Being fat isn't always the misery The Daily Mail, soulless glossy magazines and Lorraine Kelly would have you believe. I know. I'm still fat, but I was, three and a half years ago, dangerously obese. I weighed over 22 stone (nearly 141kgs or 310 pounds) moved as little as humanly possible and ate the equivalent of a small european principality (women and children first, naturally) And until that golden moment when I looked at myself in the mirror and didn't recognise me anymore, when I saw the grey faced, heaving mass I'd become instead of the blonde, merely chubby cheeked girl I'd once been and still believed I was, I'd been having a bloody ball. Make no mistake, eating whatever you want and not worrying about it? Drinking to excess (and then a little more) and having the odd crafty ciggie (but not realising you'd started to smoke every day) without once considering what it might be doing to you? It was Bloody Marvellous. I couldn't have cared less.
Of course, we all suffer the odd moment of doubt, especially when other people are wonderfully unkind and prejudiced with their snarky off the cuff remarks in the name of "honesty" - listen, you want to be honest with me? Don't be a fucking pussy about it. Come out and tell me, don't pretend later that you "tried to tell me" - when we both know you're full of shit - because all those sly remarks and helpful hints? They're about as fucking honest as a politician and as useful as Henry's bucket. Put your cock in your hand and use the fucking thing, metaphorically bien sûr. I digress.
Being fat and oblivious is genuinely blissful. Body hang ups? Not me. What a waste of time! Let's just crack on! And it really didn't matter, not for long anyway, what anyone said or implied, my ignorance was as sturdy as my tree trunk legs and my behemoth duck's back.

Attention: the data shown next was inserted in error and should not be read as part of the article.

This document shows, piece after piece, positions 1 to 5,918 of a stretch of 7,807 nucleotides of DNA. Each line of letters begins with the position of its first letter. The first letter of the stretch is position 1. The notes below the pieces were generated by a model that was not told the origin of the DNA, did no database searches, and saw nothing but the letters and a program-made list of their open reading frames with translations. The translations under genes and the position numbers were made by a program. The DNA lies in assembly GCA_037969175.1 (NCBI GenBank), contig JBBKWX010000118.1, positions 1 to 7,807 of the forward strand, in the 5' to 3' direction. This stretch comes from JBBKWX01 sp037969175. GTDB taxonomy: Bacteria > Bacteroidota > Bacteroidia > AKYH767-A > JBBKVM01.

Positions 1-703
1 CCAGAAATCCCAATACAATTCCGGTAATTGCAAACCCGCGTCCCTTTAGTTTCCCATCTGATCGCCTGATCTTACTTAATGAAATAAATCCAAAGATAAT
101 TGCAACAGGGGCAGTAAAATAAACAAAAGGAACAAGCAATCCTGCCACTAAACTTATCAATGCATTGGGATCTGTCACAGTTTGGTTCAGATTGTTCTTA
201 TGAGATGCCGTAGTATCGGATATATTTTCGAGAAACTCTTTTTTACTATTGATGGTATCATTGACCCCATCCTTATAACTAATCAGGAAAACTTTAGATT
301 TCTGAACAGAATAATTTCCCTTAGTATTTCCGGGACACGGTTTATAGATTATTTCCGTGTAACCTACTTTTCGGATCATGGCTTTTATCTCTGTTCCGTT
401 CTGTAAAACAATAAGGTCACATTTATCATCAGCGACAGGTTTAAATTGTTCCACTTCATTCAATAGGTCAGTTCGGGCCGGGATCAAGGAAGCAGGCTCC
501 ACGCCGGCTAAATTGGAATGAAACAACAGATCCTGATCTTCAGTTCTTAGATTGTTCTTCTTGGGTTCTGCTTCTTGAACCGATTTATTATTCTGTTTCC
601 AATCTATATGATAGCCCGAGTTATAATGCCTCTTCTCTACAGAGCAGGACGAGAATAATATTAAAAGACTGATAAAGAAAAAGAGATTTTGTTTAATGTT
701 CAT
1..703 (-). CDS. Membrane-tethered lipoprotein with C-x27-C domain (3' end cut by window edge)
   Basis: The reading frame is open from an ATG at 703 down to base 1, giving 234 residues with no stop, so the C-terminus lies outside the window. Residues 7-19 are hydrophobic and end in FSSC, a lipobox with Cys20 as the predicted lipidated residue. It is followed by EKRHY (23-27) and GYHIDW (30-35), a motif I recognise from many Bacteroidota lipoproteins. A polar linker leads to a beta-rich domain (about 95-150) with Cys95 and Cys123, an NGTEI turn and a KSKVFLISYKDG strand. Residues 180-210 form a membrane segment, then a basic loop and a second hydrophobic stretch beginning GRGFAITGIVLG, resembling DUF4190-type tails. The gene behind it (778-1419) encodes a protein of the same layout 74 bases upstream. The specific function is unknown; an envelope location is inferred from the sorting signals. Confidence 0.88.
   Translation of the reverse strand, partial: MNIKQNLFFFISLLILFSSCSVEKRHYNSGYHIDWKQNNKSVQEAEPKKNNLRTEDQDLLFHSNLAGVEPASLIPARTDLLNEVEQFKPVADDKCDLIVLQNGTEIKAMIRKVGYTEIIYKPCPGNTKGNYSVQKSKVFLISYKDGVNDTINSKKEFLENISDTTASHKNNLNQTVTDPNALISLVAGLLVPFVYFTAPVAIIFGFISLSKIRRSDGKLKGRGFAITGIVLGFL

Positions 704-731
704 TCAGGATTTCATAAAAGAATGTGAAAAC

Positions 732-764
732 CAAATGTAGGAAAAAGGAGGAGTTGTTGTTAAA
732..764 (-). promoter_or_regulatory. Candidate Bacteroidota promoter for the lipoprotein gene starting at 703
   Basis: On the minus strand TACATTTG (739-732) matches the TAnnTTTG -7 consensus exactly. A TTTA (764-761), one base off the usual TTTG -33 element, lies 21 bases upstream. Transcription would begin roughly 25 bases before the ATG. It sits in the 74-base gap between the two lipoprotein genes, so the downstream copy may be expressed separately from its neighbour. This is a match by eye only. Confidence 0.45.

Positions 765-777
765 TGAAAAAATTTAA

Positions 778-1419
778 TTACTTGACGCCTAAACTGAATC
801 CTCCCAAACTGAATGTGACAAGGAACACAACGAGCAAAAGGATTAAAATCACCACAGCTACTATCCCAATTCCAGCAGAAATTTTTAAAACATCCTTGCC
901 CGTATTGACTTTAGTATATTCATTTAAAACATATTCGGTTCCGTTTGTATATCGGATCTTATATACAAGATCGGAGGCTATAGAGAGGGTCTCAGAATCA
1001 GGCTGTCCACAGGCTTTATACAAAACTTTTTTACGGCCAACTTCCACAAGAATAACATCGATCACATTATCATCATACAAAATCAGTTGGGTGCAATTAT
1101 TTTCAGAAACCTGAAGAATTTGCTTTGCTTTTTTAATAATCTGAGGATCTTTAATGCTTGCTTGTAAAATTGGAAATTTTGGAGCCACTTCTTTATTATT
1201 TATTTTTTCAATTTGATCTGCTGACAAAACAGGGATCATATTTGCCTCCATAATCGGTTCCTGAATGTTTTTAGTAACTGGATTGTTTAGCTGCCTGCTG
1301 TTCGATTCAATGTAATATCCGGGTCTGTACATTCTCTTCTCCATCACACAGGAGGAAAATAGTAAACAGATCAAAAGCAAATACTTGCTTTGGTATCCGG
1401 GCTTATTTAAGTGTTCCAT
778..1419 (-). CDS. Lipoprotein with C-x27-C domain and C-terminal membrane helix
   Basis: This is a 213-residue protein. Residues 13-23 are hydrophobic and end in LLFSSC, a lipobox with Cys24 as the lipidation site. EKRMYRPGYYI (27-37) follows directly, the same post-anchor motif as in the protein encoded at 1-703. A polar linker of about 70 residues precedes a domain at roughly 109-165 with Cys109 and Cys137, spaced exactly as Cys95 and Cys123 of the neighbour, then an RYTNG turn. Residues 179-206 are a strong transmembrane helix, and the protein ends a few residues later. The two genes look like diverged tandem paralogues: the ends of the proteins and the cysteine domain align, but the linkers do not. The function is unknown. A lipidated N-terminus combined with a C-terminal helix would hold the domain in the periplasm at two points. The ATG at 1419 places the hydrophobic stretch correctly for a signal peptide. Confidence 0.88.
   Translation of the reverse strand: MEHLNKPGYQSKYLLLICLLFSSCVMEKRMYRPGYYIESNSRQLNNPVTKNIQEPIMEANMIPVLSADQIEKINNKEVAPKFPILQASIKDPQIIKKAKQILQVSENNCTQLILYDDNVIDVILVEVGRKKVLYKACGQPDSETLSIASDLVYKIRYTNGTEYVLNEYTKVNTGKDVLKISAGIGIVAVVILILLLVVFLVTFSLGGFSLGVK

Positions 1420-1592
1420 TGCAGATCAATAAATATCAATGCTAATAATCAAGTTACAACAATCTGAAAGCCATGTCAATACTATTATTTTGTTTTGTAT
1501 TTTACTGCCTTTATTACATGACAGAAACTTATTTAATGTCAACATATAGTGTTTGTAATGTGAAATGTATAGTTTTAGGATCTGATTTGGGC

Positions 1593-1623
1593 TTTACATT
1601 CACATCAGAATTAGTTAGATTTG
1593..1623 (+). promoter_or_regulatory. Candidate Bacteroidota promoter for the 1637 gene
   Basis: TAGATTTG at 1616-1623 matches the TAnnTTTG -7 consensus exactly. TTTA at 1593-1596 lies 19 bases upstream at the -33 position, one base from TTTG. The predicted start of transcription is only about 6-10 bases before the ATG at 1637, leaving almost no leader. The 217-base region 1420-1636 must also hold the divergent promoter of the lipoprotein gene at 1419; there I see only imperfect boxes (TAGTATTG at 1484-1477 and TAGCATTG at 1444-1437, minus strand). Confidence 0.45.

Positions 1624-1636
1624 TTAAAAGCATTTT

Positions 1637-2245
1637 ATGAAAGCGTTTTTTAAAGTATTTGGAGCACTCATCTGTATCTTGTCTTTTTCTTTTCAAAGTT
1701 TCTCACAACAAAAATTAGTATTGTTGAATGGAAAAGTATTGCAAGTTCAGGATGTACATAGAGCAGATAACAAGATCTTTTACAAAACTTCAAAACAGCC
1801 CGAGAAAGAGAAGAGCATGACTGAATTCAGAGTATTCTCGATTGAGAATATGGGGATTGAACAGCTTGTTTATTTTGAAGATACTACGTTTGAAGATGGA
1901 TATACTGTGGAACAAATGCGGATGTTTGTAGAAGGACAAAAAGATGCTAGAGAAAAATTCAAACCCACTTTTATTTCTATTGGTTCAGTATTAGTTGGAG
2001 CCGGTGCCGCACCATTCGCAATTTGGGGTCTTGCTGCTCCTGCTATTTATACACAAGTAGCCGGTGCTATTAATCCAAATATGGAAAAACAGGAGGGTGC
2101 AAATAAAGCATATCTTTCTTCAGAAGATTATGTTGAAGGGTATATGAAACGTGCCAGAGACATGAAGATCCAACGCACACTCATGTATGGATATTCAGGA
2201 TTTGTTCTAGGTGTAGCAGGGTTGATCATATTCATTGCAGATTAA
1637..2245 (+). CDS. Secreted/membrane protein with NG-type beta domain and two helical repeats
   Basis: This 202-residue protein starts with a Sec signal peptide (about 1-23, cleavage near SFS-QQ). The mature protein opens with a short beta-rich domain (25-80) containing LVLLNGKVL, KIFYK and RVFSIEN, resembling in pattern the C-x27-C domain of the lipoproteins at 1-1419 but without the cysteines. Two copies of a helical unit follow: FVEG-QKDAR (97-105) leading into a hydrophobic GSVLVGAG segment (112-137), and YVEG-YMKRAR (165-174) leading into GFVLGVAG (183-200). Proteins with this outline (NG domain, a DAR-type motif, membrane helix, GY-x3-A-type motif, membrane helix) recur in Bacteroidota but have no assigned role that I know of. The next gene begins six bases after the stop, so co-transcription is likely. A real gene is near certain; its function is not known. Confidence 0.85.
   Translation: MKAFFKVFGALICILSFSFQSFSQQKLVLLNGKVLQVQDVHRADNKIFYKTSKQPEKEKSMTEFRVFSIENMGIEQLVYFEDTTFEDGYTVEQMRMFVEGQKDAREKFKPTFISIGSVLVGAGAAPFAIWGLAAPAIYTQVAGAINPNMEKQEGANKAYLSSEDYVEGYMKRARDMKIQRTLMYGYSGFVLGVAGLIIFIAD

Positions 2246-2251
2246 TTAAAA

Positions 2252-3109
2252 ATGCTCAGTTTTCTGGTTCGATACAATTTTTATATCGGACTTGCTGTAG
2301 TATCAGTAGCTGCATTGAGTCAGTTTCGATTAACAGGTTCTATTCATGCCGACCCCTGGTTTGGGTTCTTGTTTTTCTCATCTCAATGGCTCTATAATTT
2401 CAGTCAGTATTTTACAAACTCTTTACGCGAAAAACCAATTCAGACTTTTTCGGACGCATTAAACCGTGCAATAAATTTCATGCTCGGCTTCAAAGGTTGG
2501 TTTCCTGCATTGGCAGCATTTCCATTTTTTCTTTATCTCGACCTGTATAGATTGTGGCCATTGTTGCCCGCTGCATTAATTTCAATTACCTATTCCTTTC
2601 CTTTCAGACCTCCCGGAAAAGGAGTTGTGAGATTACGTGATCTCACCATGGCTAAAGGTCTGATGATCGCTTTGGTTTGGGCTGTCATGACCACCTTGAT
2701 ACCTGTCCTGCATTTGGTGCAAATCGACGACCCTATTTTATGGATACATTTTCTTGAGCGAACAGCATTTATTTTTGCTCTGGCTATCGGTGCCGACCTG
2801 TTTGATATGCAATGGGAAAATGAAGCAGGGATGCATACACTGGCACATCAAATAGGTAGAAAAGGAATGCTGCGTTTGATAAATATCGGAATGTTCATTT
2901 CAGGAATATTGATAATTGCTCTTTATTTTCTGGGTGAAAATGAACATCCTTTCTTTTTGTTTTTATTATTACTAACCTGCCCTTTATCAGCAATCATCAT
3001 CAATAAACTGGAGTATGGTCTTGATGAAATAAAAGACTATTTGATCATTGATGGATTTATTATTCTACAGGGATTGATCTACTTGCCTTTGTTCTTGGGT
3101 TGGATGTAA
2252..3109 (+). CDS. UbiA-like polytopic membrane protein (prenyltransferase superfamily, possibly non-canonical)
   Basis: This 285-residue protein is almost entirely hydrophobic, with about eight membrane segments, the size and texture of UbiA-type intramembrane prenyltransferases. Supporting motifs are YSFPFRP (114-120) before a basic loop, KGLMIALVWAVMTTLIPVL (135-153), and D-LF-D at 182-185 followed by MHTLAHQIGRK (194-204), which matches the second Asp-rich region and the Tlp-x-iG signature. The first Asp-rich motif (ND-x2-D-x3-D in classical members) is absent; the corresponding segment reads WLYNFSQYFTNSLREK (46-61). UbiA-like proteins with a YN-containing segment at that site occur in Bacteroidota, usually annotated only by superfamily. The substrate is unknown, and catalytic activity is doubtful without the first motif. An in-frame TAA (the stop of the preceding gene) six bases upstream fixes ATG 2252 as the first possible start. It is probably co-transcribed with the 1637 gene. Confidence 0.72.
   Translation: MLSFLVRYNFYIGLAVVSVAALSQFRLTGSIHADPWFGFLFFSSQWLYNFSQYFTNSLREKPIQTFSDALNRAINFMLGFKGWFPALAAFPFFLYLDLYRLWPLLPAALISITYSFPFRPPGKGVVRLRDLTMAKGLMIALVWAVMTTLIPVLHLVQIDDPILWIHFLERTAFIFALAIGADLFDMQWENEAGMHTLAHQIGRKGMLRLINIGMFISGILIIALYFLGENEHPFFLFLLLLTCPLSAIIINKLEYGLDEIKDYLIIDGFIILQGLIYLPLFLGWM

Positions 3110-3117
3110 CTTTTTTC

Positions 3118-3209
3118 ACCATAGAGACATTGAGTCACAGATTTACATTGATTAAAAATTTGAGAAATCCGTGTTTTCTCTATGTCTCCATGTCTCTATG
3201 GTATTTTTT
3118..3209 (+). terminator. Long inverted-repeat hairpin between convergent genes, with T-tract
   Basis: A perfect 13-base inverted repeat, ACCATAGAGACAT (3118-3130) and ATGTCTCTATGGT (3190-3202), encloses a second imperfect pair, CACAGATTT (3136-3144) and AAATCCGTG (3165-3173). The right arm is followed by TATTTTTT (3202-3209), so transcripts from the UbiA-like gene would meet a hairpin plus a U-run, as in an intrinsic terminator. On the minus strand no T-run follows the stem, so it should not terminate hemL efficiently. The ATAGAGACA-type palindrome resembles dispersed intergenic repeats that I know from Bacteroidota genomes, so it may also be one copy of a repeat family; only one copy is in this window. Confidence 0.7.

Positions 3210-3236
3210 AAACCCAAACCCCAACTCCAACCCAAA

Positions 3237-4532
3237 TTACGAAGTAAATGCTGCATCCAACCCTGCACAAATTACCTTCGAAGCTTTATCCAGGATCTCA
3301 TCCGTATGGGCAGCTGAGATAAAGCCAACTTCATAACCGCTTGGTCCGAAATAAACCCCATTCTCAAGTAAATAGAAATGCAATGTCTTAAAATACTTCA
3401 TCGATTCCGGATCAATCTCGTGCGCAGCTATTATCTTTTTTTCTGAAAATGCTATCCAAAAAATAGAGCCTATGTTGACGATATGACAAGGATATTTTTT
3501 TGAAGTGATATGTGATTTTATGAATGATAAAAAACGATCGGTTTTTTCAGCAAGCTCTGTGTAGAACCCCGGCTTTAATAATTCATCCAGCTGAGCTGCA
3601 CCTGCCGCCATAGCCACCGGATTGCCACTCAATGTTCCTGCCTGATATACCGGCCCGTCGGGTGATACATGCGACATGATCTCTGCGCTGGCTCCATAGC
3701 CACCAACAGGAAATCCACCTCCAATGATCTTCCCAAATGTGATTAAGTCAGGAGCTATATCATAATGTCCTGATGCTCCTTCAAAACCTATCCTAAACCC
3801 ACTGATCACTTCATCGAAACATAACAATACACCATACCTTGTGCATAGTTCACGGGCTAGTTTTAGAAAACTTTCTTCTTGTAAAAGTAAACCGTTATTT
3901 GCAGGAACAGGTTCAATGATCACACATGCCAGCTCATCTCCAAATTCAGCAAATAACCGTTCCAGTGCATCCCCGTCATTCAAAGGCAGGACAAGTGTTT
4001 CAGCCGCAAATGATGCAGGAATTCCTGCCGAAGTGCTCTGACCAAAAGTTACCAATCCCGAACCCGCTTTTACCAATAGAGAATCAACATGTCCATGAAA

But that golden moment ... ah, that golden moment. It changes everything. That swirling vertigo of disbelief coupled with a smack in the face that turns out to be reality is quite something. I am grateful for it every single day, but I can't turn my back on the oblivious, self-centred and really rather mad creature that I was. To do so would be foolish. She's part of me, she always will be, so to forget about her, to tell you I'm an entirely different woman, would be disingenuous. It would also be unfair to me. I've worked hard to battle ocd, depression and some really rather nasty anxiety problems - all of this part of the reason I'd become so overweight in the first place; my arse was my shield, so to speak - my battle with my seemingly endless lack of self-esteem is an ongoing project, but I no longer punish myself daily for the mistakes I made years ago. I've fucked up friendships, I've allowed "friends" to fuck me over, but where once I would have slapped that hurt onto the other layers of regret and misery, I take the lesson I need, turn my back on the rest, and keep on moving. Because I've learned. I really have. I'm different from how I was one, five, ten, fifteen years ago, I am an improved version, a happier version - but I could not have done it without accepting who I was, who I'd become and then set about doing something about it. The sins of the past can go fuck themselves, because now is all I have, all anyone has, and right now I'm better, I'm stronger and, almost impossibly, I'm faster.
So instead of a dirgy old Requiem, let's call this an Ode to a Lesson Learned.